This study demonstrated several important findings as follows: (1) there was no significant difference in the complete remission rate of proteinuria and hematuria at 12 months after the initiation of SP therapy between the ISP and CSP group, (2) the remission of proteinuria occurred faster in the CSP group than in the ISP group, and (3) there were no severe side effects in the ISP and CSP groups.
It is well known that SP therapy is one of the useful therapies for IgAN. The mechanisms of the efficacy are considered to be due to the suppression of systemic cytokine production and IgA production in plasma cells and the local suppression of inflammatory cell infiltration into mesangial and tubulointerstitial areas. In addition, several meta-analyses demonstrated that SP therapy could halt the progression of kidney dysfunction . However, we should be concerned about the use of steroids because there are various side effects, especially when the high-dose or long-term administration of steroids is performed [9, 10, 21]. Although intensive high-dose steroid administration for the purpose of early remission is CSP, while intermittent high-dose steroid administration for the purpose of lessen adverse effects is ISP, it is difficult to decide which protocol is preferable for patients with IgAN. Currently, there are no randomized controlled trials and only one observational study that directly compared the efficacy of SP therapy between these two protocols . Therefore, we retrospectively compared the therapeutic and adverse effects on those with IgAN between these two SP protocols. Our study showed that there was no difference in proteinuria and hematuria remission rates between the ISP and CSP groups at 12 months. The previous study reported that the remission rates for proteinuria and hematuria were significantly higher in the CSP group than in the ISP group . Although our results are inconsistent with theirs, their study differed from ours in several points. The study mentioned that the treatment period was shorter and the total dose of steroids was lesser in the ISP group than in the CSP group. On the other hand, in our study, there was no statistically significant difference in the treatment duration and the total dose of steroids between the two groups. Furthermore, the use of renin–angiotensin–aldosterone system inhibitors did not also significantly differ between the two groups at 12 months.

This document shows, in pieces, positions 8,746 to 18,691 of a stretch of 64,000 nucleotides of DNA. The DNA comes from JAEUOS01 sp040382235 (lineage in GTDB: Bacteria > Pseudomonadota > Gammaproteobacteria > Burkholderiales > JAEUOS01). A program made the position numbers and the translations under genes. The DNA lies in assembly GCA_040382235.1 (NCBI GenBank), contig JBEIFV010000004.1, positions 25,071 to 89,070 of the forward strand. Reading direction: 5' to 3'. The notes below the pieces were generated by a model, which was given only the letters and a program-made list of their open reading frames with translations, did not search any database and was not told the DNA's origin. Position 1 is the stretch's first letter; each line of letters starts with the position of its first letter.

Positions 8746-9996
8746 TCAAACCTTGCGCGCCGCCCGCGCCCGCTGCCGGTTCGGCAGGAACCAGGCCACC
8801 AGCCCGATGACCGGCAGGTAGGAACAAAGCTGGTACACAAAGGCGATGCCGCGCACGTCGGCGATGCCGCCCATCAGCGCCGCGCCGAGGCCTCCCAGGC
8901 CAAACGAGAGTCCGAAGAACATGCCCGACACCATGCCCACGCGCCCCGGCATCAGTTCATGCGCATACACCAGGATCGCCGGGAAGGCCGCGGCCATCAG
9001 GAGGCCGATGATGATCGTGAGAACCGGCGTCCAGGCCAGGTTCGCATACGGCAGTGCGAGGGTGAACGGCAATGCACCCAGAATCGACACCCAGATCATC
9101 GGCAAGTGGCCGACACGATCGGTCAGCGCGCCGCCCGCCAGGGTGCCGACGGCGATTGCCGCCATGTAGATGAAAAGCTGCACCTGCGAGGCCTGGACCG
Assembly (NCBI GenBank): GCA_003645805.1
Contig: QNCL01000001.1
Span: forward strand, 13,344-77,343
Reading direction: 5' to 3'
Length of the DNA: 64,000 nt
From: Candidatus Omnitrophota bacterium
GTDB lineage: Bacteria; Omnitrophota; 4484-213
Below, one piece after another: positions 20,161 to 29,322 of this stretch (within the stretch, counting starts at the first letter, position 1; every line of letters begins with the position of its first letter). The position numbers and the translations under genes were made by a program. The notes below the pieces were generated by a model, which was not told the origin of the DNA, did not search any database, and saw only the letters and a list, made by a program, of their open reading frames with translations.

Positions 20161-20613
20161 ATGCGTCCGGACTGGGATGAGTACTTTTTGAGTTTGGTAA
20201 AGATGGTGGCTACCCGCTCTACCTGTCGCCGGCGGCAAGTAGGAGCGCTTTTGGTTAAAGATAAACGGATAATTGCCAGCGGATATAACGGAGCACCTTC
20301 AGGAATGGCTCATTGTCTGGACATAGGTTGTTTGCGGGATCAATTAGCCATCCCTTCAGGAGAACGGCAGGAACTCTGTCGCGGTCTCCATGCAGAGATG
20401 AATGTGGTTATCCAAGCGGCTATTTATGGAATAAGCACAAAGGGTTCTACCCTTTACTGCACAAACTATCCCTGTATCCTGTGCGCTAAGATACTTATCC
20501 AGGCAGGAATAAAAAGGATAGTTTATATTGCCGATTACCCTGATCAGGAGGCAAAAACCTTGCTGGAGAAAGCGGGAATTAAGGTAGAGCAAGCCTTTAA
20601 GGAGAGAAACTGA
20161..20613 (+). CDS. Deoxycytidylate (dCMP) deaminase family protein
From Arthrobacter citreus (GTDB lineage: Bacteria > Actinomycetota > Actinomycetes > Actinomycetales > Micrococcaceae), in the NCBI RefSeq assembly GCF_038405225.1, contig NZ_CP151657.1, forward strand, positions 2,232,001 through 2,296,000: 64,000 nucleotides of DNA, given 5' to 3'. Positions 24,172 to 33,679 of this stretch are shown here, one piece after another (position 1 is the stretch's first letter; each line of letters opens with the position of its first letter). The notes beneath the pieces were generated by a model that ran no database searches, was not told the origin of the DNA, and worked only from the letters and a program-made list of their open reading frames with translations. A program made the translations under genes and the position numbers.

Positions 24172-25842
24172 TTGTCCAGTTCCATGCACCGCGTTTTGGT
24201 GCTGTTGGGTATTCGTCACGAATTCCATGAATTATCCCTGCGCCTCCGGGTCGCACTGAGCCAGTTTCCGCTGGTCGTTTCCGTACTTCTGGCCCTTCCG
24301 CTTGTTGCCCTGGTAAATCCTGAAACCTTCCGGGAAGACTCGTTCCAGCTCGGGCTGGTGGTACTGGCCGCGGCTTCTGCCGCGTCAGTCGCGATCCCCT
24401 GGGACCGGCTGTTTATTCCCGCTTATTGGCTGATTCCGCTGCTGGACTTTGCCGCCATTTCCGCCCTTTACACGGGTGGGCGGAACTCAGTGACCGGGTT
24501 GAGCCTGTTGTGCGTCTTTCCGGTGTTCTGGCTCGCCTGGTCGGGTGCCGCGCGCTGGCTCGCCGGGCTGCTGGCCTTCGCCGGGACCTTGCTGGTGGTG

Although the KDIGO guideline does not recommend tonsillectomy for Caucasian patients with IgAN, the reports from the Asian region demonstrated that the combination of SP therapy and tonsillectomy reduced proteinuria compared to SP monotherapy [7, 15]. In our study, the CSP group included a significantly higher number of patients that underwent tonsillectomy compared to the ISP group. Therefore, we adjusted the differences in clinical characteristics, including tonsillectomy, using propensity score matching. Subsequently, the remission rates of proteinuria and hematuria did not significantly differ between the two groups even after the statistical adjustments. In addition, stratified analysis by histological grade revealed that the effects of SP therapy on IgAN were similar between the two groups. Taking these results into account, we speculated that the effects of SP therapy on IgAN at 12 months were comparable between the CSP and ISP groups regardless of whether or not the patients in the groups had undergone tonsillectomy.
The histological grade is one of the crucial factors influencing the clinical course of IgAN [17,18,19]. In the previous study, approximately 60% of all the study participants were classified as histological grade 1, and most of the study patients had conserved kidney function. Therefore, the previous study seemed to include mainly patients with mild IgAN. There is a possibility that these differences could contribute to the discrepancy in the results between the previous study and our study. On the other hand, we evaluated the histological grade according to the JSN and Oxford classification. Upon comparing the histological grade based on these two classifications, both results were similar.